A randomized trial presented at the recent Consortium of Multiple Sclerosis Centers (CMSC) annual meeting evaluated the effects of discontinuing disease-modifying therapy for patients with multiple sclerosis (MS) as they age.
In this MedPage Today video, John Corboy, MD, co-director of the Rocky Mountain MS Center at the University of Colorado in Aurora, discusses the data found in the DISCOMS study.
Following is a transcript of his remarks:
The topline takeaway is that by the primary outcome measure, which we used a combination outcome measure, any new relapse, new activity clinically and/or any new brain MRI scan lesions, and the logic for why we did that was that we expected to see very little activity. We wanted to have the greatest possibility to show either inferiority or non-inferiority of discontinuing medication compared to continuing it.
And the important point statistically is that the way we did the study was not like normal studies, where you compare, say, a new drug to an old drug or to placebo and try and show it’s superior. It’s the opposite of that. We actually try and show that the new treatment — in this case going off drug — is not inferior. Statistically it’s a different question. And so there are three outcomes which are possible.
One is that you show it’s clearly inferior — that is, you set up what’s known as the non-inferiority zone. And you do this ahead of time and you say, I will accept a small amount of new activity so long as it’s not really different by “this much” more. And we used a non-inferiority margin of 8%; we expected about 2% of new activity. And so we would figure that greater than 10% would be significant enough that it would not be reasonable for someone to discontinue their medication.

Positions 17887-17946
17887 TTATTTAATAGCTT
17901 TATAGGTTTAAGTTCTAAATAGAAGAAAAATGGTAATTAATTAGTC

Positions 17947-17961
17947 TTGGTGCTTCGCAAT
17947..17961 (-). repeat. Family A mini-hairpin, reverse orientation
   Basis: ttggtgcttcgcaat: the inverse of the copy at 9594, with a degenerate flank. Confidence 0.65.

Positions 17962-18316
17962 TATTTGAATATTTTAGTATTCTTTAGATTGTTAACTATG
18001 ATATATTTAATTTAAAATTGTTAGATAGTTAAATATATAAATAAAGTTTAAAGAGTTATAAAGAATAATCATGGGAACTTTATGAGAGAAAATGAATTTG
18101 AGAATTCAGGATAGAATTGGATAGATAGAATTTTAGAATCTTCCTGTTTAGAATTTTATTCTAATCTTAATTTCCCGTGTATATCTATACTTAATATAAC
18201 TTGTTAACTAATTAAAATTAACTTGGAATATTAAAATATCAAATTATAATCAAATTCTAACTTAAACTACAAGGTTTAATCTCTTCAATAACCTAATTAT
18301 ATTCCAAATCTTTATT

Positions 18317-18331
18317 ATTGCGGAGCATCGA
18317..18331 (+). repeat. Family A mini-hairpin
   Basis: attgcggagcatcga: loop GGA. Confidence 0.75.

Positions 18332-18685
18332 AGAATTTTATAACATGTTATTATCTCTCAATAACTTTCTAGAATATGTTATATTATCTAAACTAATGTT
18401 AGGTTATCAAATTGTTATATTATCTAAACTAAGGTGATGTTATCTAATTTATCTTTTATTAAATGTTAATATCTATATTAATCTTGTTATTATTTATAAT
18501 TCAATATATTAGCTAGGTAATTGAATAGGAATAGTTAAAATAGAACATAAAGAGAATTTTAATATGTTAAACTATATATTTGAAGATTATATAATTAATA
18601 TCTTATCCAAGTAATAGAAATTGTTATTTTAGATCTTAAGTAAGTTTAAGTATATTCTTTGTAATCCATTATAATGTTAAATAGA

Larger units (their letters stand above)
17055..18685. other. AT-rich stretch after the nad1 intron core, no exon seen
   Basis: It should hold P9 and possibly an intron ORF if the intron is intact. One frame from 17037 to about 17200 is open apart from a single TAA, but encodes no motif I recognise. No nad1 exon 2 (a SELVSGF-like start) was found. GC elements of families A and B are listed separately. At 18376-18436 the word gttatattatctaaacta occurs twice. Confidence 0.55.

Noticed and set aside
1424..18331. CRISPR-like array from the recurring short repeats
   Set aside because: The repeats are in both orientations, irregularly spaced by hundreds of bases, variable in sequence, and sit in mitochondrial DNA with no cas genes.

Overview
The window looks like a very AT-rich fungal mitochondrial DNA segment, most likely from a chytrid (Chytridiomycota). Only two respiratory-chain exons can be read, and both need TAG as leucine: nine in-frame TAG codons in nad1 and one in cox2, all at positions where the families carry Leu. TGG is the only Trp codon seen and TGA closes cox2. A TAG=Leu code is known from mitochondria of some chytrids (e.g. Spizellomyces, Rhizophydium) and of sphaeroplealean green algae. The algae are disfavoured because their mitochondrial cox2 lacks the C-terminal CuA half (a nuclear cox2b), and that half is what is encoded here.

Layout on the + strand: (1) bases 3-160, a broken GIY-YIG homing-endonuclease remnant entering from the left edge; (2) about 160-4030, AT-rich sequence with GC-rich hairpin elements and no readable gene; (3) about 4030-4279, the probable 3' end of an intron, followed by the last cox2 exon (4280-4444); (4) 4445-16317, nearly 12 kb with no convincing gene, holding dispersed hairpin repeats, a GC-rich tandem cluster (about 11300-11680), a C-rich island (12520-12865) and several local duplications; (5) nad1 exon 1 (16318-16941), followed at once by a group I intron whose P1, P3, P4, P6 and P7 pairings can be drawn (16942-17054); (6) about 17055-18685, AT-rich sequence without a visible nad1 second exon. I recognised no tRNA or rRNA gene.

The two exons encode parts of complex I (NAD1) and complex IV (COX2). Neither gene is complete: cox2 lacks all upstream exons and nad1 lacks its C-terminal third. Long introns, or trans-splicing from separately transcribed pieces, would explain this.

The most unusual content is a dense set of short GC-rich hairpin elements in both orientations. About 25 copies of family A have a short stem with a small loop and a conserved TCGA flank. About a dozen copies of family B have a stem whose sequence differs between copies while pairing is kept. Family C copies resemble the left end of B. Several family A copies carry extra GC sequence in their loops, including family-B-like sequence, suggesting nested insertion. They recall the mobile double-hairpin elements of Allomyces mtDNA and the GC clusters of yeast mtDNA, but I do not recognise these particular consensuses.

So one possibility is that it’s clearly inferior; it’s outside that non-inferior zone. A second possibility is that you can show that it actually is not inferior by that definition, and you statistically show that.
The third possibility is in between that — that is, your answer is within the 10% zone in this case, or within 8% more so it looks like it’s okay. But the confidence limits, the error margin — because of course there’s also an error margin, right, it’s not just an exact number, there’s the so-called 95% confidence intervals — overlap and go outside the non-inferiority zone. And that was a possibility as well. And in fact, that’s exactly what we found.
If you look further at it, the number of lesions on the scans, one or two new dots accounted for about 68% of all the primary outcome measures. So the vast majority of people had no clinical event. But overall, if there was a new event, 68% of the time, it was just one or two new dots on your brain scan.
And then the question is, what is the significance of that? And that’s not as well known, certainly not in this population. So clinically, if you just look at relapses and look at progression of disability, not much was seen. But there probably was a small amount of increased risk of having some new MRI activity. And then people will have to judge is that small amount of activity on the scan worrisome enough to them that they want to stay on medication or would they want to consider a trial off of medication?
And this population was older — average age 63, 80% women, 90% white, average time — some since symptom onset was 22 years. So they’d had MS for quite some time. Average time since their last acute relapse was almost 14 years. So they had been stable for a long time. And over 70% were still using older injectable drugs. And what that means is that they’ve been super-stable on medications for a very long time.
And it doesn’t necessarily translate to people who perhaps have had maybe a relapse 6 years ago or 7 years ago and changed their medication, even though they could have gotten into the study. In fact, it may not translate as well to them.
This does not answer every question. It answers partially the question, is it reasonable to go off medication in this population. Overall, it was safe. There was no change in symptoms. There was no change in quality of life. No change in cognition, no change in progression of disability, no difference in relapses, but a small, perhaps increased risk of having MRI scan changes.